In this case, I feel sorry for the Republicans in the legislature. Walker appears poised to toss the transportation budget problem in the legislature’s lap while indicating he won’t support the needed fixes. We could also argue, I suppose, that transportation spending should be reduced through greater efficiency. Isn’t that the rhetoric on UW? How come some budgets are sacrosanct? If you think there’s nowhere to cut in the transportation budget, you didn’t watch those videos they shelled out money for on roundabouts. And, yes, Jim Doyle was wrong to raid the transportation fund, but Doyle isn’t governor anymore.

I respect leaders who make tough decision in the public’s interest even if they’re not in their own. Walker is not that kind of leader, sadly, not on roads or UW.

Other Republicans are starting to notice this. Conservative George Mitchell wrote a fine piece calling out Walker for his irresponsibility on roads for Right Wisconsin, Charlie Sykes’ website.  And on universities, Republican lawmaker Alberta Darling penned a column for the Milwaukee Journal Sentinel so laudatory of UW-Milwaukee’s research mission the other day that I almost thought a professor wrote it. When I saw Darling’s byline on the piece, I almost fell off my chair (in a good way). It was extremely refreshing to not be the only non-liberal publicly saying this now. Well, one of them anyway ...

Bravo to her. Darling praised UWM’s research mission, noting that it’s one of only two research universities in the state and in the top two percent of research universities in the country. She also praised UWM’s contributions to the local economy. In so doing, she effectively broke with Walker (and some in the legislature) on the issue by exposing the facile and misleading rhetoric the governor has used as rationale for his massive funding cuts. She never used his name. She didn’t have to do so. The contrast was obvious.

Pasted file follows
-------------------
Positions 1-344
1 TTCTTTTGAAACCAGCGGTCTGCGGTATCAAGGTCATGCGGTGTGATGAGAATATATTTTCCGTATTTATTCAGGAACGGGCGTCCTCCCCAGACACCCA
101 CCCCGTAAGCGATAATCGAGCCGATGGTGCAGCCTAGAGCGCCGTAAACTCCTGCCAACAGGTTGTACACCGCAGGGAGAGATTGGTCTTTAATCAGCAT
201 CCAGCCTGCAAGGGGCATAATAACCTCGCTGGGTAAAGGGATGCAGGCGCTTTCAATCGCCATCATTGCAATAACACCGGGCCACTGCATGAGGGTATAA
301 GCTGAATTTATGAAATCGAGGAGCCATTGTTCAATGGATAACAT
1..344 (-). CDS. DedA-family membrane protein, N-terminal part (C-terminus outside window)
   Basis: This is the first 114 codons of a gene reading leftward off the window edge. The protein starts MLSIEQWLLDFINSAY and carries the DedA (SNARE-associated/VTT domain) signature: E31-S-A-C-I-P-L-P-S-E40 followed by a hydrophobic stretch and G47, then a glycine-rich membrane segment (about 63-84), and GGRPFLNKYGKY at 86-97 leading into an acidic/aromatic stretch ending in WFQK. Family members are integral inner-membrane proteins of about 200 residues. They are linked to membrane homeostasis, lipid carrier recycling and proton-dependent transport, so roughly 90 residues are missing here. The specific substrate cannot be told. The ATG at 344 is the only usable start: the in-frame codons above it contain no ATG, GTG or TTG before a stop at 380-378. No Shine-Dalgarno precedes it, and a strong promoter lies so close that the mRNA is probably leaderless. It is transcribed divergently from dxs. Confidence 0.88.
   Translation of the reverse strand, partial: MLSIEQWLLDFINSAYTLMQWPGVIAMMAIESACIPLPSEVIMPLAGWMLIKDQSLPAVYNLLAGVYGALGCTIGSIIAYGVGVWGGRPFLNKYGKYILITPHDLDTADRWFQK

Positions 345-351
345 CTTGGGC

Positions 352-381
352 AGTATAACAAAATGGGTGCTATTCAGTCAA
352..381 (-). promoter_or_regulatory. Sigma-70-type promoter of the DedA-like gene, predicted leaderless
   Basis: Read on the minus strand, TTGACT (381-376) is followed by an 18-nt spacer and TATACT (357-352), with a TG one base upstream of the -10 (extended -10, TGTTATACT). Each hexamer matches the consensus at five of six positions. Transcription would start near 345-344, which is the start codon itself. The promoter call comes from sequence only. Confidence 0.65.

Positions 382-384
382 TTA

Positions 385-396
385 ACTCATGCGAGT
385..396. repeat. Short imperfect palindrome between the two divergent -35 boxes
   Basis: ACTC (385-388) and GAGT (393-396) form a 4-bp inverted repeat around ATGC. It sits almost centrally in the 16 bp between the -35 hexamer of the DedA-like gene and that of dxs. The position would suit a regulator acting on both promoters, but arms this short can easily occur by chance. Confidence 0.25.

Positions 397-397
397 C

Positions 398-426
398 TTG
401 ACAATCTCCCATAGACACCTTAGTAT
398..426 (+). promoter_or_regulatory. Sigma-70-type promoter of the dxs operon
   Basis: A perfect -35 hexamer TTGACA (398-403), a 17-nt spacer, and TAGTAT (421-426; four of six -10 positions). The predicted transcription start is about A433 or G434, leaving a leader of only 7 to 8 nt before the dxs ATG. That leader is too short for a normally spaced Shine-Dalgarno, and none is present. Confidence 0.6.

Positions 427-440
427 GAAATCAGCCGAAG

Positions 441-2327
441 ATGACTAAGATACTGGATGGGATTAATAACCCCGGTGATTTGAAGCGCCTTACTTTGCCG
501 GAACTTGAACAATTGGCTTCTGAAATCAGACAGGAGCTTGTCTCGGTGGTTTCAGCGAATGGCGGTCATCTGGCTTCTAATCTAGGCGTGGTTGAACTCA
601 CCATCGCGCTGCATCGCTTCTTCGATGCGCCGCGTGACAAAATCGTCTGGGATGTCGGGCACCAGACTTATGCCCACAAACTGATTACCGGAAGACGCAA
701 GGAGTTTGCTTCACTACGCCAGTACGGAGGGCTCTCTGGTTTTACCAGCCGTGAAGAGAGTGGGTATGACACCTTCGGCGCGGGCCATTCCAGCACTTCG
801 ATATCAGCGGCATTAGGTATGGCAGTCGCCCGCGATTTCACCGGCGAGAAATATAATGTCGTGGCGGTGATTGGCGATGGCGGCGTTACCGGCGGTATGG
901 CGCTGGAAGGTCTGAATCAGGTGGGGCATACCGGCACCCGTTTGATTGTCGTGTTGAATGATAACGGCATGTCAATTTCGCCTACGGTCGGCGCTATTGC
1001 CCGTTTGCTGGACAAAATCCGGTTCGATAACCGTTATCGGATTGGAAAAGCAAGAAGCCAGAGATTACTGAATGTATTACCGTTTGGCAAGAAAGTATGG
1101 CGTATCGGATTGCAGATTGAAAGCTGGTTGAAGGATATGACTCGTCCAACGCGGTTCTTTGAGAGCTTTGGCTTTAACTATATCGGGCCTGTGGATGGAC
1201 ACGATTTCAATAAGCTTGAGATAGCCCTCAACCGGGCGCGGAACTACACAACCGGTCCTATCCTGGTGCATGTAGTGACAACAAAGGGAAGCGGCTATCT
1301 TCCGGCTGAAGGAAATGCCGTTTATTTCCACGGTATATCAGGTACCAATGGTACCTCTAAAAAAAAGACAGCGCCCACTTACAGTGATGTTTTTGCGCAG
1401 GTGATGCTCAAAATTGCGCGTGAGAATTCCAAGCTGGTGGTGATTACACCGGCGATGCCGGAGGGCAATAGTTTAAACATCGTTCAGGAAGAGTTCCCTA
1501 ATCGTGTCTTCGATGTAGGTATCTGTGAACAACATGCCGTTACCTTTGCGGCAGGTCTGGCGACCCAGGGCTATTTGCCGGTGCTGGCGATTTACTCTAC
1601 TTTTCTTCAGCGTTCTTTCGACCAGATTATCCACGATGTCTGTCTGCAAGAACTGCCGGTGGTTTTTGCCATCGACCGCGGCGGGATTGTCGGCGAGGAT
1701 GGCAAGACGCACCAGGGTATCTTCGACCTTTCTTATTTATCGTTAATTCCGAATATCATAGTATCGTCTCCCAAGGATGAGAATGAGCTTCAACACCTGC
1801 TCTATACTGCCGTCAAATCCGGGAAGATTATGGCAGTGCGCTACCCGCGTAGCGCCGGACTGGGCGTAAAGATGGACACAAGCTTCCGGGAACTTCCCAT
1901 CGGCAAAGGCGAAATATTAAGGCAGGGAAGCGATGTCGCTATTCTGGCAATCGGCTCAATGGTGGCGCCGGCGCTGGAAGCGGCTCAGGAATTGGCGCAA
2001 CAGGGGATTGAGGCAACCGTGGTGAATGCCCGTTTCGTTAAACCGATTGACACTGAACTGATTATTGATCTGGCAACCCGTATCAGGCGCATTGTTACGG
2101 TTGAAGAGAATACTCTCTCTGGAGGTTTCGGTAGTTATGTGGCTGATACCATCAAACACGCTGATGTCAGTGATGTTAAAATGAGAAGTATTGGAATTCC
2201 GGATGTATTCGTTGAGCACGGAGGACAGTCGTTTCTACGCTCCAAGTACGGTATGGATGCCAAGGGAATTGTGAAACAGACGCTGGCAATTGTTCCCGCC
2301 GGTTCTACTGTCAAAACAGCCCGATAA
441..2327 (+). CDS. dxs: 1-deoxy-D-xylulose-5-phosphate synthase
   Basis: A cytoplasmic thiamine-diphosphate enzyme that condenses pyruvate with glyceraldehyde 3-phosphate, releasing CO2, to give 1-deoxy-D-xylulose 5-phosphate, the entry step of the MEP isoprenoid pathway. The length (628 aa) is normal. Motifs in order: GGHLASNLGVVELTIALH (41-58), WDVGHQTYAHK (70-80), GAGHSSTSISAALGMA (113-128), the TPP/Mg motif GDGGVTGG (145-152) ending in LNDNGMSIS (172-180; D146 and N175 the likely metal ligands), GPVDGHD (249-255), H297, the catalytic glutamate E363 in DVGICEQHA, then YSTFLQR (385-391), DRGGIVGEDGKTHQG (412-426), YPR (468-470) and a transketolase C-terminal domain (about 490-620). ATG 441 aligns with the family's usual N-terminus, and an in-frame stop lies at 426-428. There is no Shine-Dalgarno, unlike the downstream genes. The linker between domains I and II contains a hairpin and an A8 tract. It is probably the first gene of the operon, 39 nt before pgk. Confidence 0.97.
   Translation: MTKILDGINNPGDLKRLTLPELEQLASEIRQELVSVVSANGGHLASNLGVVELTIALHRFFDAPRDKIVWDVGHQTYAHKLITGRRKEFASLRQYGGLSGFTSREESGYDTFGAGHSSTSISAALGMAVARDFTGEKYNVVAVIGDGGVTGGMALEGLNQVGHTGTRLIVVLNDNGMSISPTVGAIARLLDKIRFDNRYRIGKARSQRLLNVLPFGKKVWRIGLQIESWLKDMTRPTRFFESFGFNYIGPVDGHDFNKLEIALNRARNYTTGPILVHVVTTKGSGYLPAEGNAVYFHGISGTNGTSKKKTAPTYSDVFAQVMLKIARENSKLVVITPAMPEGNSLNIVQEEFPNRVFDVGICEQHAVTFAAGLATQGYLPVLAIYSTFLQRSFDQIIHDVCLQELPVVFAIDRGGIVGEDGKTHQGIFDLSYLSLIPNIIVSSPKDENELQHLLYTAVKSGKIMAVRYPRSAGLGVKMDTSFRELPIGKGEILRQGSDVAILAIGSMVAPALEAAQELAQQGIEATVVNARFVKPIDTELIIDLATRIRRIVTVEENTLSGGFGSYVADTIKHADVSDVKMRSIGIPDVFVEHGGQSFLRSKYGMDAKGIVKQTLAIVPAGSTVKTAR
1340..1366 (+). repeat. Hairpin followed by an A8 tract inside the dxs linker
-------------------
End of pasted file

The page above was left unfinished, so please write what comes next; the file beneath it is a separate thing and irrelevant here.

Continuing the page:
Walker implies professors are lazy, says they need to work more and are overpaid, and acts like research has no value and professors do absolutely nothing outside of class. He might deny this, but that’s what his rhetoric adds up to, in full. And that doesn’t mean I think there was nowhere to cut in the UW budget – but not this much, this fast, with a freeze on tuition revenue and without thoughtful planning, while being pushed with misleading or false rhetoric.

In reality, professors are hired at research universities like UWM to – shocker here – research (in part). They are, thus, being trashed (using misleading numbers, no less) for doing what they were hired to do and for doing what many of them excel at doing, often bringing in grant money besides. I find this despicable. Alberta Darling just threw Walker under the bus. Did anyone else notice? Let’s see if the funding follows.

It would be nice if other conservatives joined Darling and Mitchell’s example: speaking out against policies deleterious (like these on roads and universities) to the state’s interest and future. It would be wonderful if someone like former Gov. Tommy Thompson – a booster of the UW who recognizes its importance to the state’s economy – would write the next column in Darling’s wake. It would be wonderful if some Democrats with a stake in the city’s future – Tom Barrett, Gwen Moore – would speak out about UWM and stop being completely AWOL on the issue.

Come to think of it, it would be wonderful if Thompson – a fan of trains, a fan of decent roads, a fan of visionary governing and actually solving problems through innovation – would pen a column on the transportation budget and offer some big ideas since Walker won’t.

Come to think of it, I wish Tommy Thompson was still governor. Who cares how old he is. Run, Tommy, run. Because I’m not sure how much more of this our state can take. There’s a tipping point, you know.

Jessica McBride Special to

Jessica McBride spent a decade as an investigative, crime, and general assignment reporter for the Milwaukee Journal Sentinel and is a former City Hall reporter/current columnist for the Waukesha Freeman.

She is the recipient of national and state journalism awards in topics that include short feature writing, investigative journalism, spot news reporting, magazine writing, blogging, web journalism, column writing, and background/interpretive reporting. McBride, a senior journalism lecturer at the University of Wisconsin-Milwaukee, has taught journalism courses since 2000.

Her journalistic and opinion work has also appeared in broadcast, newspaper, magazine, and online formats, including, Milwaukee Magazine, Wisconsin Public Radio, El Conquistador Latino newspaper, Investigation Discovery Channel, History Channel, WMCS 1290 AM, WTMJ 620 AM, and She is the recipient of the 2008 UWM Alumni Foundation teaching excellence award for academic staff for her work in media diversity and innovative media formats and is the co-founder of Media, the UWM journalism department's award-winning online news site. McBride comes from a long-time Milwaukee journalism family. Her grandparents, Raymond and Marian McBride, were reporters for the Milwaukee Journal and Milwaukee Sentinel.

Her opinions reflect her own not the institution where she works.